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Entitled Children: Have We Gone Too Far?

Lori Freson

Responsibilities & Values

Many feel that we are raising a generation of entitled children worse than ever before.  We give constant praise for mediocrity and fear damaging our children’s self-esteem if we are honest.  But have we gone too far?

Last week, one of my friends wrote on Facebook “my son just received a trophy for participating in a chess tournament that he didn’t participate in because he was sick”.  One reply said, “Next time, they will hand you a trophy when you sign up”.  This was my sentiment exactly.  What on earth were they thinking?  What message does this send our children?  I see only two possibilities: 1) they think they’re wonderful and great and are proud of themselves, even when it’s not indicated, or 2) they realize everyone who signs up gets a trophy, and therefore realize that it is completely meaningless.

Why are we so afraid to let our children fail sometimes, perhaps not be the best at everything?  In the real world, everyone has strengths and weaknesses, are good at some things and not at others.  This is NORMAL.  In my humble opinion, we are doing more damage than good.  Praise when praise is appropriate, for a job well done or even for a great effort.  But don’t tell your child that they’re good at everything, and it’s okay to tell them the truth when they’re not.  Nobody is the best at everything, and everyone needs to know how to face disappointment sometimes.

My son happens to be a great soccer player.  He plays on a competitive team, which is difficult to get chosen for.  But he’s not the best player on his team, and I make sure he knows it.  I think this motivates him.  I praise him when he plays well, makes a good play, has a great game, and the like, but I also let him know when he isn’t doing his best.  I recently said to him after a practice, “What happened today?  You didn’t look so good doing that drill.  I think you need to practice that.”  He replied, “Stop it, Mom, that makes me feel bad.”  I then said, “Oh, I don’t mean to make you feel bad, rather I’m hoping you will work harder.  But you don’t really want me to be that mom who tells you that you look great all the time, even when you really don’t, do you?”  And I was so proud when he said, “No”.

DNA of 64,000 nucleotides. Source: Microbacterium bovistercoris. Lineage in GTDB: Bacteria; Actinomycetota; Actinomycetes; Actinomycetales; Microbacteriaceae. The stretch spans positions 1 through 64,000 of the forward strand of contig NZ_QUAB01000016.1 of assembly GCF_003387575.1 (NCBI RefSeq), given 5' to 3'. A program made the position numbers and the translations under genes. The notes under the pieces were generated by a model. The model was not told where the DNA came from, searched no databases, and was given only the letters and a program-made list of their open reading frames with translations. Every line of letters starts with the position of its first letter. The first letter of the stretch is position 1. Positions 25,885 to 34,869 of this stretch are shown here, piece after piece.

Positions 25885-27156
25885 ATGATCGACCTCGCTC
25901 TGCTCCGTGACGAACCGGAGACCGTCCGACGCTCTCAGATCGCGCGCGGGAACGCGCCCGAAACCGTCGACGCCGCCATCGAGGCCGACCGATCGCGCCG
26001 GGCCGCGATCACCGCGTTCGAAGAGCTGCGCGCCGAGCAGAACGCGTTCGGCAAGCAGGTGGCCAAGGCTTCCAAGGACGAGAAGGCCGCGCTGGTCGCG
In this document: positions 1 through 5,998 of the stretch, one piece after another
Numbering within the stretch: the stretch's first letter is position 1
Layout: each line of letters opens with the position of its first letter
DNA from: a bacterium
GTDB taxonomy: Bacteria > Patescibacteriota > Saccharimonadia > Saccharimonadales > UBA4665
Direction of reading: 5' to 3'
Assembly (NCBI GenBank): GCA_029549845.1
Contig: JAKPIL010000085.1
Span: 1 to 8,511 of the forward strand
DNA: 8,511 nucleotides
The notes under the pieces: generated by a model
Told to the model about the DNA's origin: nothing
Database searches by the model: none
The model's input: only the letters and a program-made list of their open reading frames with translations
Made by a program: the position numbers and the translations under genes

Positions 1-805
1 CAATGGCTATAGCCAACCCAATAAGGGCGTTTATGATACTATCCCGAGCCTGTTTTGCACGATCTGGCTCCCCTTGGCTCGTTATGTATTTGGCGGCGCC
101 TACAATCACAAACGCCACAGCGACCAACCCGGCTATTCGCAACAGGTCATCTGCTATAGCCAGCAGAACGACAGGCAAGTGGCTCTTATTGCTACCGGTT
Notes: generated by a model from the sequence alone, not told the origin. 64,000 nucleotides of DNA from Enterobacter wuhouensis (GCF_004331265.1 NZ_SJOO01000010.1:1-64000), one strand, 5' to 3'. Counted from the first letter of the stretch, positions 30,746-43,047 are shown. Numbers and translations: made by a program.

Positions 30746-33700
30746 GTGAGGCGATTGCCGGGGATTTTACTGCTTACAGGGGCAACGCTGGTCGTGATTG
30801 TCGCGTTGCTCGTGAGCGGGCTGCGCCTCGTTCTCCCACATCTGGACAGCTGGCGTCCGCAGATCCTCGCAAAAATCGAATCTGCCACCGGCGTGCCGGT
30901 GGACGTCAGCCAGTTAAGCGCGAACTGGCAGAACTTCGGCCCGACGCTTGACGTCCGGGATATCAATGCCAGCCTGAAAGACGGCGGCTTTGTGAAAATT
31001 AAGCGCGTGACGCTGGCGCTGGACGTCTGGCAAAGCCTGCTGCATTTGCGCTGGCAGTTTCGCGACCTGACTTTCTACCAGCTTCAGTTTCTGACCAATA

Here are a few tips to help ensure your kids won’t feel entitled:


1)   Praise only when praise is deserved, when your child has done something above and beyond the expectations, or something extremely challenging for them

2)   Be kindly honest when your child has fallen short or needs to work harder

3)   Point out BOTH your child’s strengths AND weaknesses regularly

4)   Don’t interfere with coaches and teachers.  Let your child sit on the bench, if that’s what the coach wants, or play a different position than where you’d like to see him.  Let your child get the grade he earned.

5)   Don’t give your child everything he/she wants.  Make them wait for a special occasion, earn it with chores, or by saving their own money

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Lori Freson

Lori Freson is a Licensed Marriage and Family Therapist in Southern California. She has been working in the mental health field since 1997, and has been a licensed therapist since 2002. Lori currently works in her own thriving private practice in Encino and Sherman Oaks, where she serves the San Fernando Valley and Los Angeles areas.